Race and Medicine

Race and Medicine

Source:

Winn RA. Health disparity research: The new frontier (keynote address). Presented at: American Association for Cancer Research Conference on the Science of Cancer Health Disparities in Racial/Ethnic Minorities and the Medically Underserved (virtual conference); Oct. 6-8, 2021.

Disclosures: Winn reports no relevant financial disclosures.
October 06, 2021
3 min read
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‘Science of trustworthiness’ key to reducing cancer disparities

Source:

Winn RA. Health disparity research: The new frontier (keynote address). Presented at: American Association for Cancer Research Conference on the Science of Cancer Health Disparities in Racial/Ethnic Minorities and the Medically Underserved (virtual conference); Oct. 6-8, 2021.

Disclosures: Winn reports no relevant financial disclosures.
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Reducing disparities in cancer care requires an understanding of “the science of trustworthiness” and a greater focus on social determinants of health, according to a leader in health equity research.

“My excitement about where we’re going now ... is because we are fully understanding that, in addition to the biology, we understand that the ‘ZNA’ — that ZIP code and neighborhood association — also is impacting your biology, and that there is amazing science to be understood within that interplay,” Robert A. Winn, MD, director of VCU Massey Cancer Center, said in his keynote address during the American Association for Cancer Research Conference on the Science of Cancer Health Disparities in Racial/Ethnic Minorities and the Medically Underserved.

Source: Adobe Stock.

Winn cited progress made during the past 50 years following President Richard M. Nixon’s declaration of “war on cancer” and signing of the National Cancer Act into law. He referred to an AACR report that showed a reduction in cancer death disparities between Black and white individuals from 1990 to 2016.

“[However], we have not eradicated the disparity gaps by any means,” he said. “We still have obstacles in the way.”

Access to new treatments and interventions — such as screening for breast and colorectal cancer — often is unequal, Winn said. And although breast cancer deaths have decreased across most parts of the US during the past 30 years, not all areas have experienced declines.

“I’d argue that ... it’s not so much the DNA as it is the ZNA and the accessibility to these interventions that are driving these unequal outcomes,” he said.

A closer look at communities also reveals disparities in colorectal cancer deaths, Winn said. Reducing such disparities requires scientists to focus on preventive interventions beyond simply engaging people in communities.

Robert A. Winn, MD
Robert A. Winn

“We’re going to have to really push the health delivery scientists to start thinking about the science behind not only connectivity, but how you actually motivate and move the crowd to get them from a behavioral perspective to the perspective where they really are reducing some of these at-risk behaviors,” Winn said in response to a question about the role of smoking cessation for minority populations. “It’s not just intuitive that these people are doing it on their own. There are structures that they’re being exposed to.”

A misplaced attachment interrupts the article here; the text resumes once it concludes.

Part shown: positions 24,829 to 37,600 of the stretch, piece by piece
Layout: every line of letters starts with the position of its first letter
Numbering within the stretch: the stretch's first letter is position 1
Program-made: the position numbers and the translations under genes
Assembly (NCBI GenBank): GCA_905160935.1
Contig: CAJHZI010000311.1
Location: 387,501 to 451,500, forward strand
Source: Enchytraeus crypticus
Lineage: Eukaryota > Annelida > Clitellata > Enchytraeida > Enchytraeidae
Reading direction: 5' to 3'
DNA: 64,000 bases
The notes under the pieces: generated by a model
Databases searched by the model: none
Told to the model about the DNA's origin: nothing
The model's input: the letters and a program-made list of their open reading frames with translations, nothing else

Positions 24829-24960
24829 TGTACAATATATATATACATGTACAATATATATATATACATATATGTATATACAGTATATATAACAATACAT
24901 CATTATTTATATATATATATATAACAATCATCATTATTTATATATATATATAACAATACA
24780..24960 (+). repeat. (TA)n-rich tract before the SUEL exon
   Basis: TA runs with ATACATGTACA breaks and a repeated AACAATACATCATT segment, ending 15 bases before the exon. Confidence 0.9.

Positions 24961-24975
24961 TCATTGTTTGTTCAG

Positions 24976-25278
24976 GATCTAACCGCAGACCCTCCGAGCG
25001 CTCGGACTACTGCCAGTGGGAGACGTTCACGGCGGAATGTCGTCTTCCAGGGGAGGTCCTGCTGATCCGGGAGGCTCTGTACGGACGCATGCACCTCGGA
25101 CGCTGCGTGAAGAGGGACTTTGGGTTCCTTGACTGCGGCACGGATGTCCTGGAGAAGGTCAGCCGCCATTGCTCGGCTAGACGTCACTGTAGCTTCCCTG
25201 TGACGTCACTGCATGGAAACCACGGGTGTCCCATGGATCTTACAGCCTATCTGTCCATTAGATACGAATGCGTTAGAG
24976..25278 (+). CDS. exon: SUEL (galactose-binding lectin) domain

Health care professionals also are part of the issue, Winn said. He referred to a survey in which more than one-third of oncologists reported that nonwhite patients with cancer receive worse medical care and communication than white patients with cancer.

The COVID-19 pandemic illuminated many blind spots among both scientists and health care professionals, according to Winn.

“Not only were there blind spots in the context of race, but there have been blind spots in the context of the impact of women, particularly women of color,” Winn said. “Women of color have been really disproportionately hit in the economic sort of arena as a result of COVID-19, again just opening up our awareness to how these things are tied into health.”

The introduction of COVID-19 vaccines revealed that although science is necessary, it is not sufficient to move the crowd.

“We are understanding that as institutions, it is not just enough to have a great cure for COVID or a great cure for cancer. It turns out that trust matters,” he said.

Building trust requires relevance, accessibility and flexibility, Winn said. But first, clinicians should examine their own institutional trustworthiness, he said.

“You can’t get people to buy into something if ultimately they say, ‘Yeah, I get it, but I don’t really trust you,’” he said.

Elements of trustworthiness include credibility, dependability, transferability and confirmability, Winn said.

Winn also discussed the importance of focusing on social determinants of health. One example is urban heat islands that have resulted in poor areas being the hottest areas of cities. The significantly hotter temperatures have been associated with chronic diseases, including cancer, Winn said.

Although understanding of health care disparities has evolved over the past 50 years, some discussions of equity models still suggest some populations are inherently or “almost even biologically disadvantaged,” Winn said.

“The disparity issues are part and parcel of structures that have been built — economics, policies, political — that had the unintended or intended consequence of disadvantaging some populations,” he said. “We also understand quite well that science is necessary, but not sufficient to really eradicate cancer. The science of trustworthiness — we are just scratching the surface of what that looks like and we hope that will inspire a generation of people ... to tear down their silos so that we are working for one goal, one team, one fight — to eradicate cancer and to eradicate disparities wherever they exist.”